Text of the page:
Detailed construction of the universal modular frame 10 is best understood by referring to FIGS. 3 through 6. The frame is preferably made from a lightweight metal such as aluminum, and the frame comprises a rigid one piece box frame of closed configuration which is generally elongated and forms a large hollow interior region bounded on all four sides by the outer frame. The frame includes a generally cylindrical upper connector portion 38. An elongated uniform diameter passage 40 which is open at both ends extends through the upper connector portion 38. A pair of elongated side arms 42 are integrally formed with opposite ends of the upper connector 38. The side arms extend downwardly along opposite sides of the frame. The side arms are identical in size and configuration. The bottoms of the side arms are integrally formed with a flat base 44. Each side arm includes a pattern of lightening recesses which, in this embodiment, include an upper recess 46 and a pair of elongated recesses 48 and 50 extending for most of the length of the side arms. A pair of mounting holes 54 for use in attaching lower portions of the shin faring 18 to the frame are aligned on a common axis and extend through lower portions of the side arms. The lightening recesses extend downwardly to and around these mounting holes. The lightening recesses are important in their weight reduction to the universal frame. The side arms also include a pair of axially aligned lower mounting holes 56 also used for attachment to the gait control unit. The outer ends of these mounting holes open through side arm portions 58 which are not recessed so that the side walls of the shin faring 18 can lie flat against these portions of the side arms and be attached to the side arms with the fasteners 20. The side arms 42 also include a pair of aligned upper holes 60 for receiving the fasteners of the shin faring.
The base 44 of the frame 10 has a flat bottom surface 62. A circular recessed area 64 faces downwardly toward the flat bottom surface 62. The recessed area 64 provides a means for seating the top of a standard size pylon bracket. A pattern of spaced apart mounting holes 66 extend through the four corners of the base. These mounting holes are preferably uniformly spaced apart on a rectangular or square pattern, and the mounting holes are each internally threaded to receive corresponding fasteners for attaching a pylon bracket to the bottom of the frame. The holes are preferably arranged on a European (metric) four-hole square pattern.
The four hole pattern provides a means for receiving mounting brackets for a wide variety of available lower leg pylons. The mounting brackets simply need to have flat, flanged upper portions which match the four hole pattern, together with some means of rigid but releasable connection to the upper portion of the pylon. This provides a substantial advantage over a previous lower leg prosthesis modular frame manufactured and sold by United States Manufacturing Company, the assignee of this application. This previous modular frame has an integral tubular extension extending downwardly from the base of the frame. This tubular extension matches only a small number of available lower leg pylons. The flat universal base of this invention also provides weight reduction, in addition to greatly improved flexibility in mounting a large number of available pylons.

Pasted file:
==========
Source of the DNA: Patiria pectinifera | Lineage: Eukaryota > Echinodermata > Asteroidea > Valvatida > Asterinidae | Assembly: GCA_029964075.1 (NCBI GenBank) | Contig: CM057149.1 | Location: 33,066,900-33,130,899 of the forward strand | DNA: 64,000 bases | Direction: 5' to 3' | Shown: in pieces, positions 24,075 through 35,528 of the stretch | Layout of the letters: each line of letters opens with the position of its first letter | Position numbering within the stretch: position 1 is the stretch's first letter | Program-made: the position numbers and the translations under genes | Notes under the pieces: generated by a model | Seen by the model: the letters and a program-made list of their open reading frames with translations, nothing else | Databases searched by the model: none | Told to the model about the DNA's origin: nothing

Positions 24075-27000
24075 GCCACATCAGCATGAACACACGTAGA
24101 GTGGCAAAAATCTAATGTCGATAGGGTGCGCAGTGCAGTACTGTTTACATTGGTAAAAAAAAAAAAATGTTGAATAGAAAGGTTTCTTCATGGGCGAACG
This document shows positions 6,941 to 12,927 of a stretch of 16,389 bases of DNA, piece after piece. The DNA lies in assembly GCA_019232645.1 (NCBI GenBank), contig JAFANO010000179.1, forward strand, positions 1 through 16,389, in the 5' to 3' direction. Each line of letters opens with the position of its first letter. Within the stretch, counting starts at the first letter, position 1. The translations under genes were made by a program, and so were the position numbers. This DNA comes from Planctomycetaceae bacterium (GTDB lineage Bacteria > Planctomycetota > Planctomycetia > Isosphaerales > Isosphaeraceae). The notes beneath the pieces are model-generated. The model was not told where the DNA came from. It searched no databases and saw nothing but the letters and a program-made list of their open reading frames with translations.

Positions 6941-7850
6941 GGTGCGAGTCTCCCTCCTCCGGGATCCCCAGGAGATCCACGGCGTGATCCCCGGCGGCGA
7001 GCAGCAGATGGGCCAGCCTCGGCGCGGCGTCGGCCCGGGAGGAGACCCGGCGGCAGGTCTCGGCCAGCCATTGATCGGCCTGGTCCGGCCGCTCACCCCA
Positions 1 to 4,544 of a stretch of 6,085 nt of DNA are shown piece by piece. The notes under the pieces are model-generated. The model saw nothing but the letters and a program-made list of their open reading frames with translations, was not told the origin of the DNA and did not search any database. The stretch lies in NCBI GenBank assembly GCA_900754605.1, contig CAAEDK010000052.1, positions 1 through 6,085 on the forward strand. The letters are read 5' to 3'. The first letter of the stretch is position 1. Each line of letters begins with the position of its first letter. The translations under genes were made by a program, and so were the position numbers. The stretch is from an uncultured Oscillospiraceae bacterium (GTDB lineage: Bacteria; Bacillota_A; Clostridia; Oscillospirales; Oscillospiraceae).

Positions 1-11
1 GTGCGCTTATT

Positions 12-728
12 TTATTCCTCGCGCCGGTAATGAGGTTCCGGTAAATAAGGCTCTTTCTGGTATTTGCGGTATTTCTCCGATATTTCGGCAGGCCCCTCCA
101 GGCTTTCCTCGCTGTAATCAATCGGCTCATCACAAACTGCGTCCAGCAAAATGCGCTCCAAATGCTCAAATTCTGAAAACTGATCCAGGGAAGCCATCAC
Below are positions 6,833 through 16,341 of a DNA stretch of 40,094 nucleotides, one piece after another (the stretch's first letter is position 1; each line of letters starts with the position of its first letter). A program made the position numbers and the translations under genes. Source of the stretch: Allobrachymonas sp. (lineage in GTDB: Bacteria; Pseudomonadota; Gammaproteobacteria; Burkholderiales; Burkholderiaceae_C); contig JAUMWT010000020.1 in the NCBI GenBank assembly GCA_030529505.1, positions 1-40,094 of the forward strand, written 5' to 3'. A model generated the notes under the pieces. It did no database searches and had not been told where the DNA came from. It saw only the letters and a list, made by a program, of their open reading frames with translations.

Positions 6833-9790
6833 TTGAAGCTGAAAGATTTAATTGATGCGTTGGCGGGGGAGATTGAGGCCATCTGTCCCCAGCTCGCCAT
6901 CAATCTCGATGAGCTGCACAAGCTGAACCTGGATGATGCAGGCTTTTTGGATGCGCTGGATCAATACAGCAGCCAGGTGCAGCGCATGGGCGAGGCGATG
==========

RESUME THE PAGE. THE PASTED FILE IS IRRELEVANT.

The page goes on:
With the present invention, the prosthetist is able to select from a large variety of available modular components that will fit the particular patient's needs when assembled into the finished prosthesis. The frame will house any of a wide variety of knee motion and gait control units, and the lower leg pylons also can be in a variety of configurations and functions. Many of these modular components, which control the functioning of the prosthesis, can add significant weight to the overall finished prosthesis. The modular frame, because of its lighter weight, makes it possible to use these additional components without adding significant weight that would otherwise prevent their use.
In one embodiment, the universal modular frame reduces overall weight sufficiently to permit use of a hydraulic knee motion and gait control unit and an ankle that twists on the finished lower leg prosthesis while remaining well within the tolerable weight range of about six to about eight pounds.
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|U.S. Classification||623/26, 623/52, 623/33, 623/39|
|International Classification||A61F2/74, A61F2/60, A61F2/64, A61F2/66|
|Cooperative Classification||A61F2002/6657, A61F2002/74, A61F2/64, A61F2/60|
|Oct 6, 1992||CC||Certificate of correction|
|Mar 16, 1993||CC||Certificate of correction|
|Jun 7, 1994||FPAY||Fee payment|
Year of fee payment: 4
|May 19, 1998||FPAY||Fee payment|
Year of fee payment: 8
|Mar 26, 1999||AS||Assignment|
Owner name: UNITED STATES MANUFACTURING COMPANY, LLC, CALIFORN
Free format text: MERGER;ASSIGNORS:UNITED STATES MANUFACTURING CO.;UNITED STATES MANUFACTURING COMPANY;UNITED STATES MANUFACTURING COMPANY, INC.;AND OTHERS;REEL/FRAME:009893/0028
Effective date: 19990225
|Jul 16, 2002||FPAY||Fee payment|
Year of fee payment: 12